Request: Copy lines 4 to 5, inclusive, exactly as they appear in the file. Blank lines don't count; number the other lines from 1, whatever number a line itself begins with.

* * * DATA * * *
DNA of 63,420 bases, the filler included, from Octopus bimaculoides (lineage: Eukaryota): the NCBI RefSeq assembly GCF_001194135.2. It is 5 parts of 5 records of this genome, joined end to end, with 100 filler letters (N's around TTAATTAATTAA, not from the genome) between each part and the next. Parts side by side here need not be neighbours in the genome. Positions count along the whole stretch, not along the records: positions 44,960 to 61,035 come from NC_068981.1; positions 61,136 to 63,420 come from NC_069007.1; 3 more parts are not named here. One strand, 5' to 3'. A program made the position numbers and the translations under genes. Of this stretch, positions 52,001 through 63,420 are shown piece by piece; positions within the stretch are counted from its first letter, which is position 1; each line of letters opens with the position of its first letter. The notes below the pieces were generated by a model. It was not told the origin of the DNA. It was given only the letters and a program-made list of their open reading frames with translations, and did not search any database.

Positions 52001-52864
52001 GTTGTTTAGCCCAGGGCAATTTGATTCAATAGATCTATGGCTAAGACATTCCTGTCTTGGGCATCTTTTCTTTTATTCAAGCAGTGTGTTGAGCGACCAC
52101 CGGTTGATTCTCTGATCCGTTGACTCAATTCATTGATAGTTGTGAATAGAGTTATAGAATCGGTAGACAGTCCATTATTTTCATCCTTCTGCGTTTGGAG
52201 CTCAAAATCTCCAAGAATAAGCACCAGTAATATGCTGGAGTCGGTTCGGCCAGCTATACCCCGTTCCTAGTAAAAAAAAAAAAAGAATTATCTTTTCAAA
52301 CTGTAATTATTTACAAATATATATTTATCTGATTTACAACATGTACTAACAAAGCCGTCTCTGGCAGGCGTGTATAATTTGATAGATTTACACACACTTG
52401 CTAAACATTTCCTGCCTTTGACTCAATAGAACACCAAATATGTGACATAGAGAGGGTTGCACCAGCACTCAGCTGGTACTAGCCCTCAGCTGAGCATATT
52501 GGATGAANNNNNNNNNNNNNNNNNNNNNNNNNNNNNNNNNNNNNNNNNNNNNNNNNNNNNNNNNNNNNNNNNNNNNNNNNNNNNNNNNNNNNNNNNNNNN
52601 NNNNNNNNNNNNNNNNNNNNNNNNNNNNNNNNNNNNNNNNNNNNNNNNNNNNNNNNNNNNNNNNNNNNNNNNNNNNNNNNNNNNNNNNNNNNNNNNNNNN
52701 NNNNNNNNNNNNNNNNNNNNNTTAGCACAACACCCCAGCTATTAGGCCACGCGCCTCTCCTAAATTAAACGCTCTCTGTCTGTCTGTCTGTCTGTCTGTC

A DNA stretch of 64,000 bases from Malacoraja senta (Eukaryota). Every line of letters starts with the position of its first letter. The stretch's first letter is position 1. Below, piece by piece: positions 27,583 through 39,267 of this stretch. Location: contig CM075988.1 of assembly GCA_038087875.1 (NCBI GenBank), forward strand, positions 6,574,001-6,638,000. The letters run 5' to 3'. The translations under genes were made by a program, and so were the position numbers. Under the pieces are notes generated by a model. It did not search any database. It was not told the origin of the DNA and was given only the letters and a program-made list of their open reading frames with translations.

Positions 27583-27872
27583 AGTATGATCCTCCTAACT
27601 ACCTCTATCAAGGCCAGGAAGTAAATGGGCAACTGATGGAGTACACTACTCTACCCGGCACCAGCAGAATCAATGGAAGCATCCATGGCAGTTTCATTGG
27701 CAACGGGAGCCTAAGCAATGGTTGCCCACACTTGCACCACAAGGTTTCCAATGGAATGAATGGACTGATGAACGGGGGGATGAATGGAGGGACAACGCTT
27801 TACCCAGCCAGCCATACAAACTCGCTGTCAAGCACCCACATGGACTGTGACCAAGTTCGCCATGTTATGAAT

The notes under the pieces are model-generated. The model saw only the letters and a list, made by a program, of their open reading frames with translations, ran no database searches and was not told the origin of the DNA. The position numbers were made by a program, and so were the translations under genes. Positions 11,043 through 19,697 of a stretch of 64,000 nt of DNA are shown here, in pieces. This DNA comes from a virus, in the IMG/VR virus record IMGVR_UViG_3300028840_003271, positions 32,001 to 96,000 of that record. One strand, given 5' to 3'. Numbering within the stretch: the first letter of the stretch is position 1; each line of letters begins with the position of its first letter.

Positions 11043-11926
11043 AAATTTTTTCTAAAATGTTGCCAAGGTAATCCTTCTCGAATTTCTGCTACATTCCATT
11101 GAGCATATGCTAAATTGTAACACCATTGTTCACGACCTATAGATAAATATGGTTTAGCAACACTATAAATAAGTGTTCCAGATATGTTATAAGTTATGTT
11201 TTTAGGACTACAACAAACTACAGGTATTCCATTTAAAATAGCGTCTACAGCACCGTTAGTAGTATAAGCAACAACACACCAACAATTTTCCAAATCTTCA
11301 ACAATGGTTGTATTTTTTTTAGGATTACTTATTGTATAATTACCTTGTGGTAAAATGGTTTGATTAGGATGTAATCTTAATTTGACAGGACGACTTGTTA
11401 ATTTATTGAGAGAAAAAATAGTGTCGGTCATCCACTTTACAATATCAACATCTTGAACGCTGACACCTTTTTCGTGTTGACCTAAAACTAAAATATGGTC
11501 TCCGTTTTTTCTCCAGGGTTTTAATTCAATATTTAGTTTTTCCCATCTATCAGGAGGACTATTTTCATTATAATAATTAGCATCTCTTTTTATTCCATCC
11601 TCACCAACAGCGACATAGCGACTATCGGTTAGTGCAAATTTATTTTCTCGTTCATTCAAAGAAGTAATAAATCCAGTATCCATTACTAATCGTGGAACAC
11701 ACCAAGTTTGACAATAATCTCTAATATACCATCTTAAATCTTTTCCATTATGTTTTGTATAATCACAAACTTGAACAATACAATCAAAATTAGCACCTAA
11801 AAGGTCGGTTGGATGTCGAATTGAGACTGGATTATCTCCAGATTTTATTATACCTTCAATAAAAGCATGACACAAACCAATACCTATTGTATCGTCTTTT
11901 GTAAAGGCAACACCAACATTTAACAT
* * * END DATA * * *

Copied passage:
52101 CGGTTGATTCTCTGATCCGTTGACTCAATTCATTGATAGTTGTGAATAGAGTTATAGAATCGGTAGACAGTCCATTATTTTCATCCTTCTGCGTTTGGAG
52201 CTCAAAATCTCCAAGAATAAGCACCAGTAATATGCTGGAGTCGGTTCGGCCAGCTATACCCCGTTCCTAGTAAAAAAAAAAAAAGAATTATCTTTTCAAA